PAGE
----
What is the most important thing you’re working on right now in healthcare, and how are you making it happen?
In my opinion, the most important challenge we need to solve in healthcare is the elimination of inappropriate care. If we could simply eliminate the care that is unnecessary and frankly harmful, then the conversation about how to provide health insurance to everyone would be much easier. We’re paying for care that just shouldn’t be done. The biggest wasted healthcare dollar is the dollar spent on a procedure, a test, a drug or a visit that isn’t necessary. To be clear, I’m not talking about quality. It’s very possible for something to be done at a high quality level—e.g., was the surgery done accurately, was the test read accurately, but if the surgery or test was unnecessary, then focusing on the quality of it is a waste as well.
There was an article in Harvard Business Review this March titled, “How Employers are Fixing Health Care,” written by Lisa Woods, Jonathan Slotkin, MD, and Ruth Coleman, which highlights Walmart’s experience in the Centers of Excellence program we developed. For example, 54% of the spine surgeries which were assessed in the Walmart COE program would have been done unnecessarily had they not been seen by the COE. Twenty percent (20%) of the joint replacements would have been done unnecessarily. And that’s just the tip of the iceberg.
Now that I’m not at Walmart (where they are continuing their quest for implementing more solutions for identifying and eliminating inappropriate care), I’m focused on the point solutions that are doing just that and helping them evolve their program/product so that it meets employers’ and patients’ needs. There are many in this category that I’m working with, such as Carrum Health, Grand Rounds, Embold Health, Centivo, Bind, Vivio Health, Vivante Health and others. I’m constantly looking for others and helping drive the dialogue wherever I go to bring this to the table. For years we thought the conversation was simply cost and quality. It’s not. It’s cost, quality and appropriate care.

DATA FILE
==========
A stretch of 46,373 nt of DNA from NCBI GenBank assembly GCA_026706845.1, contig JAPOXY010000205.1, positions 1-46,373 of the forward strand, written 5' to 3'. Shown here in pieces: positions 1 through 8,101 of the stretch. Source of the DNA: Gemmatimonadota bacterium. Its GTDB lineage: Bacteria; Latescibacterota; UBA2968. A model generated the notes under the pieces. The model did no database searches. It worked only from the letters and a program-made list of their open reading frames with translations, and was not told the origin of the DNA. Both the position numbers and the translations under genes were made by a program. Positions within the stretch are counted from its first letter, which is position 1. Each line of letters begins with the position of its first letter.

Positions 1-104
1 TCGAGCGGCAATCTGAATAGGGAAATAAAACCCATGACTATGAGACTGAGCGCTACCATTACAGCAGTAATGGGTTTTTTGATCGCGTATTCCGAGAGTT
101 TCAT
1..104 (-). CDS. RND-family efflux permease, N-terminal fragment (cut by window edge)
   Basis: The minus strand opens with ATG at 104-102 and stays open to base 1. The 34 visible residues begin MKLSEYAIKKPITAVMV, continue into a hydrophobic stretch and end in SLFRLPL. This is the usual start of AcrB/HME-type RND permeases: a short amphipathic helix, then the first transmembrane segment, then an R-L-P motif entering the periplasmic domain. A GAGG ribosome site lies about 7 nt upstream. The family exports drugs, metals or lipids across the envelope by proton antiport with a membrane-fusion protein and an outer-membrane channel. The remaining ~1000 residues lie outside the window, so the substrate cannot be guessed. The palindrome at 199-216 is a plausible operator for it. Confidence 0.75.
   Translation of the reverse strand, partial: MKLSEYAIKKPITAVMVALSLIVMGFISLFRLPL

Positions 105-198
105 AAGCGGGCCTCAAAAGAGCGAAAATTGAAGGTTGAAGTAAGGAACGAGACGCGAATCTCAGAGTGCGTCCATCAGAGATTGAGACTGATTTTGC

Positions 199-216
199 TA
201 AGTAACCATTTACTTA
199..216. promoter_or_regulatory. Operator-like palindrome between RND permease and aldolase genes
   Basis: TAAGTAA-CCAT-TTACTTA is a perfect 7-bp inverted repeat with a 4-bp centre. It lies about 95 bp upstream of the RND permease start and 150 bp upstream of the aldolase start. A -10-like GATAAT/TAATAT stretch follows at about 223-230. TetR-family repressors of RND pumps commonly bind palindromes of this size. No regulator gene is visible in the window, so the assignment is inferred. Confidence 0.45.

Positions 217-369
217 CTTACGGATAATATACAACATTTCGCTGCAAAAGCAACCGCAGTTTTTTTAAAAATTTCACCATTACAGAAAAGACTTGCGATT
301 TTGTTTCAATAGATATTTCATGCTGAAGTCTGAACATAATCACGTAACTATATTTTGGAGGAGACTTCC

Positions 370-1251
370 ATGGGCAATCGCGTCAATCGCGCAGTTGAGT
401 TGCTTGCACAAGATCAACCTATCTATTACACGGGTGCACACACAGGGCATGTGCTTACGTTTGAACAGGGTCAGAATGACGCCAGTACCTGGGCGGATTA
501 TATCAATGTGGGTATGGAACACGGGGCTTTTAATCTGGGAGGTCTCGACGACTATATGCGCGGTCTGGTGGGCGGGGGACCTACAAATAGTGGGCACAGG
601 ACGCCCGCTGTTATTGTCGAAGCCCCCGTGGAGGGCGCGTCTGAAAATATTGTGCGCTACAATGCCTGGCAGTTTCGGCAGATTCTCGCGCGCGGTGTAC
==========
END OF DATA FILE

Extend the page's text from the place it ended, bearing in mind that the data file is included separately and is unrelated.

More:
One last question. What about the new Amazon/Berkshire/JP Morgan Chase healthcare venture, Haven? What do you think about that kind of employer-based initiative and what it says about the future of the industry?
I’m enthusiastic about any employer-driven initiative that focuses on the improvement of the healthcare system, and this particular one certainly has some very important industry leaders focused on it. We hope they will be successful at finding the avenue(s) to pursue that make a real difference for the employees of Amazon/Berkshire/JP Morgan, which can then be leveraged by other employers. Frankly, what I think it says about the future of the industry is that employers are so frustrated that they are starting to take things into their own hands. Haven isn’t using brokers and consultants to find their answers. Based on what I see, I don’t think they’re going to be relying on the incumbents to create the solution. They’re doing it on their own with a few of their trusted colleagues. It’s a cautionary tale for all incumbents and stakeholders in the healthcare ecosystem. It’s time to fix healthcare to be more affordable, higher quality and appropriate. It won’t be a zero-sum game.